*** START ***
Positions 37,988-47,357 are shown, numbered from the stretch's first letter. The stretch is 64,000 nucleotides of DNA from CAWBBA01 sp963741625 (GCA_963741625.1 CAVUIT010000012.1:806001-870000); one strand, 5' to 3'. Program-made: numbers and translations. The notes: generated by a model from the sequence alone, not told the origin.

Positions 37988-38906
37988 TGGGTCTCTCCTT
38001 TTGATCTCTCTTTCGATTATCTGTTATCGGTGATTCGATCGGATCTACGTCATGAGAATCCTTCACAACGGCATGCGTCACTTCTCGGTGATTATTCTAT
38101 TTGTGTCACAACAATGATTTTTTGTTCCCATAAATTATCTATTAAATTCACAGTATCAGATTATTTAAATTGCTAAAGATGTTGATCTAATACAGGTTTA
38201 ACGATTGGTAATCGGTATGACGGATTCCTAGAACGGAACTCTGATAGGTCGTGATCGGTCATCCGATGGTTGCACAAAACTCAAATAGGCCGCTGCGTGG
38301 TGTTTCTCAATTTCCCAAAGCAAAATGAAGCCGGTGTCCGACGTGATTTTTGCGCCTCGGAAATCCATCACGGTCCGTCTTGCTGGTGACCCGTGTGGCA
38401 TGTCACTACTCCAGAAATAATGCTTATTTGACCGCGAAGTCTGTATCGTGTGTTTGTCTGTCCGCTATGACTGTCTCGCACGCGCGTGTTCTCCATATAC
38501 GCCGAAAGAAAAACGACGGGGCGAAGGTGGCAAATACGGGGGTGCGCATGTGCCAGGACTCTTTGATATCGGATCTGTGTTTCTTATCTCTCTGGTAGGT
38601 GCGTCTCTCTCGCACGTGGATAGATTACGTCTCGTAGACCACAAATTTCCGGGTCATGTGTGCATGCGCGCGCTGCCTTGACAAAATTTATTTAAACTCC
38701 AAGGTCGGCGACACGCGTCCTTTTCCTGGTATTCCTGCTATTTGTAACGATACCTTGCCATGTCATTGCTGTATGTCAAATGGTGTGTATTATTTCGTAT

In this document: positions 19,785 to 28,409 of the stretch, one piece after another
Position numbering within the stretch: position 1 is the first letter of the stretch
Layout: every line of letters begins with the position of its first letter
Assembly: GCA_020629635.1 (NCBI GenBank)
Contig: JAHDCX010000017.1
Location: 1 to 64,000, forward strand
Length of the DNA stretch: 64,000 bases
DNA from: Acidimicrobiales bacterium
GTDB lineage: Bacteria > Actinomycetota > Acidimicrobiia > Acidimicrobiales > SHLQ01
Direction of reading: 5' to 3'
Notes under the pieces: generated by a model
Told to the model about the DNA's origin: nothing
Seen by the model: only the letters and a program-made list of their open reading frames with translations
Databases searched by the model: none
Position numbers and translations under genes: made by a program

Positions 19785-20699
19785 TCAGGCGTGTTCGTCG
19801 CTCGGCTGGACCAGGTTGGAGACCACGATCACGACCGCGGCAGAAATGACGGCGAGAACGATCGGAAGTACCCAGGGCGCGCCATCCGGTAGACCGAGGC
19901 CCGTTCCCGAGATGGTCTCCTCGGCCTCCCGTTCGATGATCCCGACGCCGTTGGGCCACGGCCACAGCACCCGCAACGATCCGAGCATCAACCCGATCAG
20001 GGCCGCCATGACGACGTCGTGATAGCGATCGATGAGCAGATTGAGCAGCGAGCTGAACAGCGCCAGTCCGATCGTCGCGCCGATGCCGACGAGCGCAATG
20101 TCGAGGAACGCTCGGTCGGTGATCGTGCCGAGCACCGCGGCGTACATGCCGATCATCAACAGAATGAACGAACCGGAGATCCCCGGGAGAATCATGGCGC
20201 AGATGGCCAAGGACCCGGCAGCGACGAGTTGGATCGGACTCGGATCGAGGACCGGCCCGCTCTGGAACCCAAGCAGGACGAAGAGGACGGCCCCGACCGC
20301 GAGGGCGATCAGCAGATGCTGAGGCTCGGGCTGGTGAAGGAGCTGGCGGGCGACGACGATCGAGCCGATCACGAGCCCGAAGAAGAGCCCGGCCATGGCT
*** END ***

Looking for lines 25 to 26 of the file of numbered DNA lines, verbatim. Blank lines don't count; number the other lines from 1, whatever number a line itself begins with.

Databases searched by the model: none
Position numbers and translations under genes: made by a program